Children 9-13 years could work for 9 hours a day with a lunch break. Women and young people now worked the same number of hours. They could work for no more than 12 hours a day during the week, including one and a half hours for meals, and 9 hours on Sundays. Factory owners must wash factories with lime every fourteen months. Ages must be verified by surgeons. Accidental death must be reported to a surgeon and investigated. Thorough records must be kept regarding the provisions of the act. Machinery was to be fenced in.
One could argue that deficiency in education had steered the children into factories, and mandatory schooling was the key to eradicating industrial child labor. It is true that illiteracy obstructed the children from elevating both social & economic hierarchy. Yet, the Education Act of 1870 provisioned into allowing school boards to induce attendance but necessary by-laws were not enforced to implement these provisions. So in short, the mandatory education in Britain was presented too late to critically contribute to the reform. Furthermost statistics that are available could not be entirely trusted. One especially was wary not to depend entirely on skewed figures or individual case studies. Similarly, during the course of history, many academics and ideologists have distorted evidence to demonstrate their assertions.
Up until the child labor case developed into a state issue, most of the investigators touched only the exterior surface of the problem. The factory supervisors could effortlessly lead the investigators away from the truthful issue. Moreover, the survey has not been directed thoroughly as to depict an accurate sketch of the labour picture. On the contrary, some reports have even gone as far into being accused of overstressing the current condition to get the child labor subject matter to a state concern. Key government reports on child labor were irregular in the coverage, concentrating primarily upon children in industrial professions.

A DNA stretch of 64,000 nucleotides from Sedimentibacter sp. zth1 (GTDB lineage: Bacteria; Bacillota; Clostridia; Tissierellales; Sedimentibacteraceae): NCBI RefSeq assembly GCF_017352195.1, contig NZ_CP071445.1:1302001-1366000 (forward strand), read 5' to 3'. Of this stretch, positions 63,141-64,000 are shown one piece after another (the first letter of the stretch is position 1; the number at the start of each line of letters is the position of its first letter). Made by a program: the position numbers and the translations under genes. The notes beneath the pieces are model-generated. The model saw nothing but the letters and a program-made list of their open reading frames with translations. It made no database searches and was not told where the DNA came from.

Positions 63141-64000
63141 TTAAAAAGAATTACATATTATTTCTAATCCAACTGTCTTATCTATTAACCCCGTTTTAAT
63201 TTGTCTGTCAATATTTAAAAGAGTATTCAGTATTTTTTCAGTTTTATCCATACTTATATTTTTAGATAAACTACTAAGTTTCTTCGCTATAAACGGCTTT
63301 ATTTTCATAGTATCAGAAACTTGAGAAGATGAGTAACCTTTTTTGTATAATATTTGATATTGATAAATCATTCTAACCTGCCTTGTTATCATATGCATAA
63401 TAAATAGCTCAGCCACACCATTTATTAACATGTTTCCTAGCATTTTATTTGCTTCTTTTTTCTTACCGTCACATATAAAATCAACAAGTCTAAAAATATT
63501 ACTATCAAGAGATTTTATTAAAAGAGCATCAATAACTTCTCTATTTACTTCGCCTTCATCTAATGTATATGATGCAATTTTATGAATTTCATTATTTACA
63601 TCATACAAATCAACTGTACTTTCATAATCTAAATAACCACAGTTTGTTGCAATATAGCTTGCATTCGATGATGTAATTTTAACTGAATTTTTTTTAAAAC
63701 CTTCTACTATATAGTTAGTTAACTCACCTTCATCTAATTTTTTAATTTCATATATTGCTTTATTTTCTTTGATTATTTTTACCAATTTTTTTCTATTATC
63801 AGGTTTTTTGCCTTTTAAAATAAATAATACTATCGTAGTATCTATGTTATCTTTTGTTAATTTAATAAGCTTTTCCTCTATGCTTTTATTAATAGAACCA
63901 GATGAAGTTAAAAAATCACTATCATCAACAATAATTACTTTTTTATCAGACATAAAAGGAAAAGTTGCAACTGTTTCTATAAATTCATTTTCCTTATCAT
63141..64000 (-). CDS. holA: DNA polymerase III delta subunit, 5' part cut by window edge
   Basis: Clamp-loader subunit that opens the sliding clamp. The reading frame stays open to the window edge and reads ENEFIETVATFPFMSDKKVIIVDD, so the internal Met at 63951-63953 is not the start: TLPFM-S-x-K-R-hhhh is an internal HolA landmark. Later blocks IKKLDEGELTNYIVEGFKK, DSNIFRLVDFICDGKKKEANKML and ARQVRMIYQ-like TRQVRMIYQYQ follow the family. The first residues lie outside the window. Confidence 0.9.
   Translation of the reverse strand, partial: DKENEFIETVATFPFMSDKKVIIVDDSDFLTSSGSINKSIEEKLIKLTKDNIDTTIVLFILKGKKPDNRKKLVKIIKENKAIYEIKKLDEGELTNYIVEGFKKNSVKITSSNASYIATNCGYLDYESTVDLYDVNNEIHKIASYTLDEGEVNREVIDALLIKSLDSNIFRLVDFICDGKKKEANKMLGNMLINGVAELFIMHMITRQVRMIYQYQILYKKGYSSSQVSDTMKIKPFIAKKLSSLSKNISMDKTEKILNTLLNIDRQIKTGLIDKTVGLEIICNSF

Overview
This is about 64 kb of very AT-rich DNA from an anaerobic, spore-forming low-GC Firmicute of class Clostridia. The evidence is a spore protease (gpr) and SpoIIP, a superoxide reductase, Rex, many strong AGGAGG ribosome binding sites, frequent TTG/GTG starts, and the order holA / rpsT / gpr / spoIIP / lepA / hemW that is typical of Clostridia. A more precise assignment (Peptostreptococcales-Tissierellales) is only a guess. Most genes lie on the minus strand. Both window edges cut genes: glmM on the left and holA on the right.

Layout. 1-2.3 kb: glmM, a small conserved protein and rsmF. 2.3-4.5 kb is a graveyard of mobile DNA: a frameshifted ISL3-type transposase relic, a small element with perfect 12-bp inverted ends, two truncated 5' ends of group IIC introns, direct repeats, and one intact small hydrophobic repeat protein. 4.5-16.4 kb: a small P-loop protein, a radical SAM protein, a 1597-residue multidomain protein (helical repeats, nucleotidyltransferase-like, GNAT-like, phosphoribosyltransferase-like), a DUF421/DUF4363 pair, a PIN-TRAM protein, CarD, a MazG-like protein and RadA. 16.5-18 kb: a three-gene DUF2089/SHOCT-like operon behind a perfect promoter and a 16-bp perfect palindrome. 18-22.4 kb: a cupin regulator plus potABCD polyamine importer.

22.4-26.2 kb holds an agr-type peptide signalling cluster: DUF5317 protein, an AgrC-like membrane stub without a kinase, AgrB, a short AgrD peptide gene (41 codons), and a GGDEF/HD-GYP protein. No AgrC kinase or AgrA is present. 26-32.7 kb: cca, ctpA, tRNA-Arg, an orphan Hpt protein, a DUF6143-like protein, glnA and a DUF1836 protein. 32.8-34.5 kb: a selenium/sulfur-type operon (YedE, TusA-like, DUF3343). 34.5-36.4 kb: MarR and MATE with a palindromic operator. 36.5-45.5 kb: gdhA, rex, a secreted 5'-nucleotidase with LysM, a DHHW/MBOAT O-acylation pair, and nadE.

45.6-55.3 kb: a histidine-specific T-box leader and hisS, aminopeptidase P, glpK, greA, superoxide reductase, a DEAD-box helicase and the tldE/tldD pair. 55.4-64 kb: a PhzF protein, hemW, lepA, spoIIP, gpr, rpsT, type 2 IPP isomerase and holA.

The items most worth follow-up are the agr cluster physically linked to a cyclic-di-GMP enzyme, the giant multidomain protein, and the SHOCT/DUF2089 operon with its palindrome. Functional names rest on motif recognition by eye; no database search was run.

In addition, some ”determined” historians have manipulated the statistics to embellish child labor as an example of corruption and depravity when actually child labor aided into improving the family’s financial status.
Conclusion Industrial child labor has occupied only a small portion of the child labor population.Ëœ Also, it had lasted for a fleeting moment in British history.Ëœ However, child workers in industrial workplaces need to be highlighted as history in which children were placed under the custody of a stranger in a confined, unwholesome space; the children were exposed to a higher possibility of abuse and mistreatment. Child labor, as much as it is critiqued for its responsibilities, should be studied, considering every possible factor. It is factual that the child labourers have suffered from abuse and unintended negligence, yet the family could’ve starved if not for the contribution of their children. History should not be hastily judged, but observed objectively for future’s sake. It is all that mentioned so far why today in our society more than ever before we have the safest working environments be it in the textile or any other industry. It’s due to those shortcomings why we have health & safety programs in every commercial, public and private building structures like fire escapes, first aid, ventilation, sanitation, water efficiency, drainage and waste disposal, electrical safety and access to & use of the building, hygiene and much, much more Bibliography Freedman, Russell. Kids at Work: Lewis Hine and the Crusade against Child Labor. New York: Clarion Books, 1994. Ëœ Ëœ Horn, Pamela. Children’s Work and Welfare, 1780-1890. Cambridge: Cambridge Univ. Press, 1995. Ëœ Kirby, Peter. Child Labour in Britain, 1750-1870. Hampshire: Palgrave, 2003. Lenard R. Berlanstein, The industrial revolution and the work in nineteenth-century Europe, London: Rootledge press, 1992 ËœMarjorie, Cruickshank, Children and industry, 1780-1890, Manchester: Manchester university press,1981. Maxine. Berg. The age of manufactures, 1700-1820, London : Routledge Press, 1994 Pamela, Horn, Children’s welfare, 1780-1880. London: The Macmillan Press, 1994 S. Ashton, The industrial revolution, 1760-1830, oxford: Oxford University Press, 1968 Winstanley, Michael J. The factory workforce: in Rose, The Lancaster cotton industry: a history since 1700, Preston, Lancashire County Books, 1996 Ëœ Zelizer, Viviana A. Pricing the Priceless Child: The Changing Social Value of Children. Princeton: Princeton Univ. Press, 1994. Booth, C. ”On the Occupations of the People of the United Kingdom, 1801-81.” Journal of the Royal Statistical Society (J.S.S.) XLIX (1886): 314-436. Ëœ Bloy, Marjie. August 13th, 2002. ”Victorian Legislation: a timeline.” The Victorian Web. October 16th, 2005.